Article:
Apple’s best-in-class supply chain management is having an unfortunate side effect. According to Bloomberg, Apple’s practice of avoiding single-source components means the 2017 crop of iPhones won’t include Qualcomm’s gigabit-download modem chips.
It’s being seen as a setback for Apple, but will be little more than a blip in iPhone’s overall trajectory.
Apple and Qualcomm
Qualcomm has a wireless modem for smartphones today that offers theoretical download speeds up to 1Gb per second on some networks. We’ll get to that theoretical maximum below the fold, but the story starts with Apple and Qualcomm.
The two companies are in a bitter fight over how the smartphone industry pays royalties. Qualcomm would like to continue long-standing industry-practice of basing royalty rates for patented technology on the retail price of consumer electronics devices.
That practice works fairly well in the race-to-the-bottom world of open licensing and craptacularly mediocre products. Apple, however, makes premium products it sells for premium prices, and the company wants to pay royalty rates based on the overall value a patent is bringing the product, not its retail price.
Put another way, Apple’s 0.05% royalty rate on an $800 iPhone is significantly higher than the 0.05% Samsung pays for some piece of crap $89 Android device. And they’re both paying for the same component. Apple wants to change this, Qualcomm doesn’t. And the two companies are engaged in a major court fight over the issue.
While Apple and Qualcomm continue to do business—just like Apple and Samsung continue to do business despite their epic patent fight—Apple may be loathe to make itself beholden to Qualcomm for such a critical component as its modem chip.
Two Companies, One Component
The reality, though, is that Apple seldom allows itself to be beholden to any one company for a critical component. That’s been a big part of Apple’s strategy since Tim Cook took over Apple’s operations in 1998.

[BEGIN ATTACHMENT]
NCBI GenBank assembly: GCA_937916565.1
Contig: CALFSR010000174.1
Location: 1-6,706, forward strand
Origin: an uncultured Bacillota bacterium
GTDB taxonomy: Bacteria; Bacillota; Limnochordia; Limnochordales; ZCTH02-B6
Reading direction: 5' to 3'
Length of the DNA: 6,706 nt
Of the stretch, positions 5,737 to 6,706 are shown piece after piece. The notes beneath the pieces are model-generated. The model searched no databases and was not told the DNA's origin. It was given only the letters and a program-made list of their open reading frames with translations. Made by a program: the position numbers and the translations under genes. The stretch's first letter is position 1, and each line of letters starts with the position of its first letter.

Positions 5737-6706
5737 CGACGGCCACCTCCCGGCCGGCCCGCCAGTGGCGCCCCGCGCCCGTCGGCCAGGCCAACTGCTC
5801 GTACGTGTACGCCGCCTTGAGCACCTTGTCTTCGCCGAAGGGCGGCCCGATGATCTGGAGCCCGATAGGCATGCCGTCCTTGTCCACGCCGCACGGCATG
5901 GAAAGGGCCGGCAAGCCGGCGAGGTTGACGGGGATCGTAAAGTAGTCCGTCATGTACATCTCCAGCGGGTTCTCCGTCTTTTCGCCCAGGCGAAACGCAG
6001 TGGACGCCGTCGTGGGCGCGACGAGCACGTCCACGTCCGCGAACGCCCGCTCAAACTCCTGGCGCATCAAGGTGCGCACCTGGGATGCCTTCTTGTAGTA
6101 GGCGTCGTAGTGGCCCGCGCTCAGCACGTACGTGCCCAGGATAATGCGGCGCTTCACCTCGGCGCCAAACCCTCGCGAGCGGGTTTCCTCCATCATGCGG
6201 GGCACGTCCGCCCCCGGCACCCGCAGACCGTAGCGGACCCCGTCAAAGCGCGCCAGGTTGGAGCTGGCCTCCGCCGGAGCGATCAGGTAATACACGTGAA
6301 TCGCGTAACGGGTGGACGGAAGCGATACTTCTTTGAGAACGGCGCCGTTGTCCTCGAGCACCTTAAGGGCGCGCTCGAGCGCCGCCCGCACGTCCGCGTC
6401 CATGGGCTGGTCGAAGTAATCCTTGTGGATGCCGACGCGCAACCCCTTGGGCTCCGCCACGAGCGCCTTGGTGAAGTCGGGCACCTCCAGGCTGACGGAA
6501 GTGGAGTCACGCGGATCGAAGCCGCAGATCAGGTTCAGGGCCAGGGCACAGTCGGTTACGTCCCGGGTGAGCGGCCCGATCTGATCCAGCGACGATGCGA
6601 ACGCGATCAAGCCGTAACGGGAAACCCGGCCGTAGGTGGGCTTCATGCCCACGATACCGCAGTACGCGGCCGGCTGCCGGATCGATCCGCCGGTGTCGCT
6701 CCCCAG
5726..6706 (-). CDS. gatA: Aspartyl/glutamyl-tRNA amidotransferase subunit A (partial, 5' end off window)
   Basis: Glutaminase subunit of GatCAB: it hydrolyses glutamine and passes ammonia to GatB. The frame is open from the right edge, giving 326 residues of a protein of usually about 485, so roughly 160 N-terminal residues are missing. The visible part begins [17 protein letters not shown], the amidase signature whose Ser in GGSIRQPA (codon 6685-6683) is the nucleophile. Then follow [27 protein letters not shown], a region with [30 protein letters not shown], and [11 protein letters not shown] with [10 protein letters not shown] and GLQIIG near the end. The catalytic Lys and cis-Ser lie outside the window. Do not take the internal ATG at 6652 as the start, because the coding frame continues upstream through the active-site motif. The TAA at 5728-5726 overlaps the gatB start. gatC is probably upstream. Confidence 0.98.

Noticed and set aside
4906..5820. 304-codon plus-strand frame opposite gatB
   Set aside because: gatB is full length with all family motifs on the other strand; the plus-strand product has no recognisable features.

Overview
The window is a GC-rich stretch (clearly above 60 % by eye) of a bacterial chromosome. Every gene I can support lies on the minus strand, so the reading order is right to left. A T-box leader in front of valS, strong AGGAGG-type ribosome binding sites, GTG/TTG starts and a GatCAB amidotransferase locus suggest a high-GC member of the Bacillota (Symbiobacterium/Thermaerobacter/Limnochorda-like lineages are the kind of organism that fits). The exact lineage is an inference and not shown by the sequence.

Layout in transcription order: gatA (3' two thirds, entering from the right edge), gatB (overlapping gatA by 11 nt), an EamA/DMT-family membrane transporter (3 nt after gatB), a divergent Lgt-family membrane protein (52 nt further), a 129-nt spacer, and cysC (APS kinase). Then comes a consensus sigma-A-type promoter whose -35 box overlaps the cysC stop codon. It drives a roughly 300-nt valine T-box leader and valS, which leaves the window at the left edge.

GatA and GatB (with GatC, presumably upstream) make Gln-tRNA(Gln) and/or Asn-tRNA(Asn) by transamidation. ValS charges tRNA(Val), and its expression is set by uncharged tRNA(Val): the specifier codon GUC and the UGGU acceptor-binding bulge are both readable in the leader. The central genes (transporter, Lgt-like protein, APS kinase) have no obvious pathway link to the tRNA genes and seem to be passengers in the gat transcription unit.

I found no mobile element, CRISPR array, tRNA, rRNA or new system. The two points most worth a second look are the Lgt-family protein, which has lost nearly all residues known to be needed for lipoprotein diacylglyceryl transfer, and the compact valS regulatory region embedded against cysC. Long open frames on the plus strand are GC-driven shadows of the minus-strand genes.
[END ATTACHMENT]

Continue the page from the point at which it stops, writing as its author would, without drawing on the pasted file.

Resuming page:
There are a couple of reasons for that, both key. The first is that Apple plays one company against another to extract the best possible price. The second is that Apple has a fall back in case one supplier has quality or logistics problems.
Bloomberg noted that Intel has its own gigabit download speed modem in the works, but it won’t be ready in time for Apple’s 2017 iPhone product line. Because Apple’s production numbers are massive, iPhones announced in September are being ramped up even now.
There is no doubt that carriers and hardware makers first to market with Gigabit download speeds will bray the news far, wide, and loudly. There is even less doubt that the tech blogosophere and echo chamber will masticate the fact that iPhones can’t do what Samsung or HTC or whomever can. Apple haters will cackle with glee that this or that destined-for-malware Android device is markedly faster than iPhone.
But it won’t matter to the general public for several reasons.
1.) Outside the echo chamber, few will know or care about gigabit download speeds.
2.) Apple haters gonna hate. They’ve been doing it forever, yet Apple is Apple.
3.) Initially, gigabit download speeds will be theoretical, not real. As Bloomberg put it, “Achieving 1 gigabit data speeds requires almost lab-like optimal signal conditions that seldom occur in the real world.”
Apple seldom (if ever) supports half-baked carrier technologies for iPhone. Apple was later than the rest of the market with 3G network support and LTE/4G support. Apple’s competitors (and its haters) tried to make hay about that, too, and we know how that story ended.
I bet you, dear reader, had completely forgotten about the Apple-is-dead-because-iPhone-doesn’t-do-LTE narrative permeating the echo chamber a few years ago.
iPhone Will Cruise Along
Certainly Apple will be hammered for not doing gigabit speeds for a few month, but “hammered” is relative. As much as many of us in the echo chamber thinks the echo chamber matters, it’s still an echo chamber.
Apple will introduce gigabit download speeds to iPhone when it’s ready, and the world will quickly forget it ever cared. It is known.
Shares of $AAPL dropped 3.88% on Friday to close at US$148.98, down $6.01, on almost triple the normal volume. That drop was part of a broader tech selloff.
*In the interest of full disclosure, the author holds a tiny, almost insignificant share in AAPL stock that was not an influence in the creation of this article.